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Space

Dragon Crew Mission is a Go

As part of their first Crew Dragon mission, the astronauts confirm that they recognize and agree that there are risks involved in using an entirely new spacecraft. However, scientists report the speculation that the risks can be reduced significantly.

Before the mission, NASA had a set of safety measures used as guidelines for the crewed mission. Among them is a ‘loss-of-crew’ merit figure. This regulation is a measure of the likelihood of one or more individuals dying on a spaceship or permanent disability while on a mission – from 1 to 270.

It is challenging, however, for Boeing and SpaceX to fulfill these criteria. This is the concern posed after a series of meetings by the Aerospace Health Advisory Council of the government. According to the council, safety is the main concern for the program

A report from the company’s NASA and both partnering firms that responded shows that the progress realized is made through improving the space shuttle as well as other ‘operative mitigations’ to satisfy the 1 in 270 specifications 

According to Kathy Lueders, the manager of the NASA commercial crew program, the mission aims to satisfy the 1-in-270 obligation from SpaceX to maximize operational power. Fulfilling this objective includes NASA’s coordination with SpaceX to streamline the design. The two partnering agencies also worked on modeling the space shuttle laying special attention on how to mitigate risks and injuries incurred by micrometeoroids and orbital debris.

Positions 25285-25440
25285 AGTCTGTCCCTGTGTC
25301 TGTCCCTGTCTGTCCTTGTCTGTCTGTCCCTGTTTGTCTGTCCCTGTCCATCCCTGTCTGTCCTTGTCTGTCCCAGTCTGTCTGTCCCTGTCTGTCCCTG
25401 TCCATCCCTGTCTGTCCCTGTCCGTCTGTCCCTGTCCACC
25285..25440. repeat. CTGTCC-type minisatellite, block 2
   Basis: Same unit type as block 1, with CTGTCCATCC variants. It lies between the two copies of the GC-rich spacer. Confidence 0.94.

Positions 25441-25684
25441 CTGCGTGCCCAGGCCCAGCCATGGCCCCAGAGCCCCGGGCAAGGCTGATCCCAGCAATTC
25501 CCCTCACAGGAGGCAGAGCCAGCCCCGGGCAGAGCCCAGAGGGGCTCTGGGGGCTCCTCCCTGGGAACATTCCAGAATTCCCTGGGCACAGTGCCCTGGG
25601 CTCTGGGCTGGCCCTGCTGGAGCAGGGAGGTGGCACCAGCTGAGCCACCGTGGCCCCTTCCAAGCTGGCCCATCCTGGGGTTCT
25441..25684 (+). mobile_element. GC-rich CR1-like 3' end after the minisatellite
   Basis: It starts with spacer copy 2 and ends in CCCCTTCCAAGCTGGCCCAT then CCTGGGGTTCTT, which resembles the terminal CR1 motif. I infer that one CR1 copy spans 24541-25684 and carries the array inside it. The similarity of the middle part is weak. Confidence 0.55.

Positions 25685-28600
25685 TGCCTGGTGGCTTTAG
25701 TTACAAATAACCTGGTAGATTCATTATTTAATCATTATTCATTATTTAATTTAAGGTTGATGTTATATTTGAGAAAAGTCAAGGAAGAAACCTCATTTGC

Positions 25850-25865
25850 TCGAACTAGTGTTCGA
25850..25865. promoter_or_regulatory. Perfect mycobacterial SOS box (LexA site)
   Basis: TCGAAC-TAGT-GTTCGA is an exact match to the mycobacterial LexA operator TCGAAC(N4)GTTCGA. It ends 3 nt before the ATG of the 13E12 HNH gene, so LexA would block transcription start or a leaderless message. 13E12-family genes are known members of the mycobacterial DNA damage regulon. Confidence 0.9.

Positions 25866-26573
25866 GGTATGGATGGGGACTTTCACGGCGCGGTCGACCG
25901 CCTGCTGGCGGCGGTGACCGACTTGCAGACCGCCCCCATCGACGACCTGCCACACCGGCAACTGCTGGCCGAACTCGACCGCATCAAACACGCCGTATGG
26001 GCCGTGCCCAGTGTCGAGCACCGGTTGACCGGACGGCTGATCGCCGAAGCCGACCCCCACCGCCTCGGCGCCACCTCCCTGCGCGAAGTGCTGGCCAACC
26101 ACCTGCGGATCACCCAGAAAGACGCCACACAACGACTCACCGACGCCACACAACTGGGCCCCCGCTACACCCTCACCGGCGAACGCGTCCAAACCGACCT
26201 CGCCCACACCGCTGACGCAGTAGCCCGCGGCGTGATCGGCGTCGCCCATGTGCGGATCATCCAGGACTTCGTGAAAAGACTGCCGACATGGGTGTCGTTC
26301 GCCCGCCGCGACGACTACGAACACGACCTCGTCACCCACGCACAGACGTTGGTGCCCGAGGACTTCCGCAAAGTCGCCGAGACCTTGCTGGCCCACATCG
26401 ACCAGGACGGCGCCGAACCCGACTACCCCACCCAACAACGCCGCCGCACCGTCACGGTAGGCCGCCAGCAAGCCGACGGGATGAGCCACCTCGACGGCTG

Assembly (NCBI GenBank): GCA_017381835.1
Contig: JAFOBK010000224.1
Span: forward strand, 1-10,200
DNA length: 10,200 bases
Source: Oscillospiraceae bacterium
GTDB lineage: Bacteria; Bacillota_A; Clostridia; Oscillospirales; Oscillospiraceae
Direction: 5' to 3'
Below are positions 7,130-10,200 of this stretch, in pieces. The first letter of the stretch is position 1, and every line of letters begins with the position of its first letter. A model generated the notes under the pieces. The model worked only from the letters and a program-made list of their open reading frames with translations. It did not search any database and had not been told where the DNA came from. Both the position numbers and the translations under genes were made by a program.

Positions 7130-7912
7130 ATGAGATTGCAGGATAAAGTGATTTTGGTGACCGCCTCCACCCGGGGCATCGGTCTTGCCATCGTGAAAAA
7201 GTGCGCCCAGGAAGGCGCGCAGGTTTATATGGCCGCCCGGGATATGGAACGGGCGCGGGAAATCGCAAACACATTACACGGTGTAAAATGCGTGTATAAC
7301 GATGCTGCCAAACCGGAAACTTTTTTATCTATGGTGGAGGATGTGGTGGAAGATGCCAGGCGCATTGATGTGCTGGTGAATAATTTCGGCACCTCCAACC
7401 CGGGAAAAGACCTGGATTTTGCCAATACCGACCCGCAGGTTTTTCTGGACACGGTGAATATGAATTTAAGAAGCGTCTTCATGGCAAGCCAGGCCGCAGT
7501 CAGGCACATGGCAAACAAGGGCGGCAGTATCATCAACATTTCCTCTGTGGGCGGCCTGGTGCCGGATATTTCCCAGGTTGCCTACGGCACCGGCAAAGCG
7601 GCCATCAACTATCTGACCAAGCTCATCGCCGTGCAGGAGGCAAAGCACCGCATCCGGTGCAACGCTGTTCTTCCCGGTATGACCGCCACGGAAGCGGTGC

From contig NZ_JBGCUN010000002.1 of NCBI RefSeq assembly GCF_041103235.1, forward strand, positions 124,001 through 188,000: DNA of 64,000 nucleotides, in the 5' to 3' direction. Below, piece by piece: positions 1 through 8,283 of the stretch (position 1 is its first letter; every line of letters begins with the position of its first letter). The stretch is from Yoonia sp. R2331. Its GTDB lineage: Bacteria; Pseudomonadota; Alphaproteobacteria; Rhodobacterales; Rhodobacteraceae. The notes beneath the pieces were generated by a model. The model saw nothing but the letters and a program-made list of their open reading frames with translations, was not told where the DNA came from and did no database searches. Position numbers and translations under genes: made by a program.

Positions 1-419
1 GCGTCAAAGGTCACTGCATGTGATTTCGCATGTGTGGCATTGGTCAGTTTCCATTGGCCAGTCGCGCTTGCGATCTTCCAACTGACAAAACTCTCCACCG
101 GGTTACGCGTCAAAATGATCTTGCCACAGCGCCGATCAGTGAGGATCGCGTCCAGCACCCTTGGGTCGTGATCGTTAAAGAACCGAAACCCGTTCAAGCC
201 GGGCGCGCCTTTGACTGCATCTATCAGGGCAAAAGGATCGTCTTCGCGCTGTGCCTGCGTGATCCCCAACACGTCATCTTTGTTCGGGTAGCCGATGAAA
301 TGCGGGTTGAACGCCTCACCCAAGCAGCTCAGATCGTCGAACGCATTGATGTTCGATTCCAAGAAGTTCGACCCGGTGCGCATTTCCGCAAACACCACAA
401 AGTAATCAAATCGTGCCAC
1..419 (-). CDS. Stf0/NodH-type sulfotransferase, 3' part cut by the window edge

As the spacecraft currently stands, the team does not have a chance to deal with such a situation. NASA Associate President Steve Jurczyk, while speaking at a press briefing on May 22, said that a big part of a preflight analysis is the assessment and recognition of the risks. The team is aware that there will be residual threats during the ride.

The astronauts who will be operating the project Demo-2, Bob Behnken and Doug Hurley said they know the dangers, and they appropriate them. In a May 22 media available, Behnken says that the criterion for the 1-in-270 loss-of-crew is a little lower than the general figures would suggest.

Up until 2015, each astronaut flew into space on separate space flights. The two astronauts have been participating in the program as part of NASA’s commercial team. They recently made it through when NASA chose them as part of the initial team of astronauts to train and work on their commercial crew vehicles for both Boeing and SpaceX. The Demo-2 mission was officially assigned by NASA in August 2018 to Behnken and Hurley.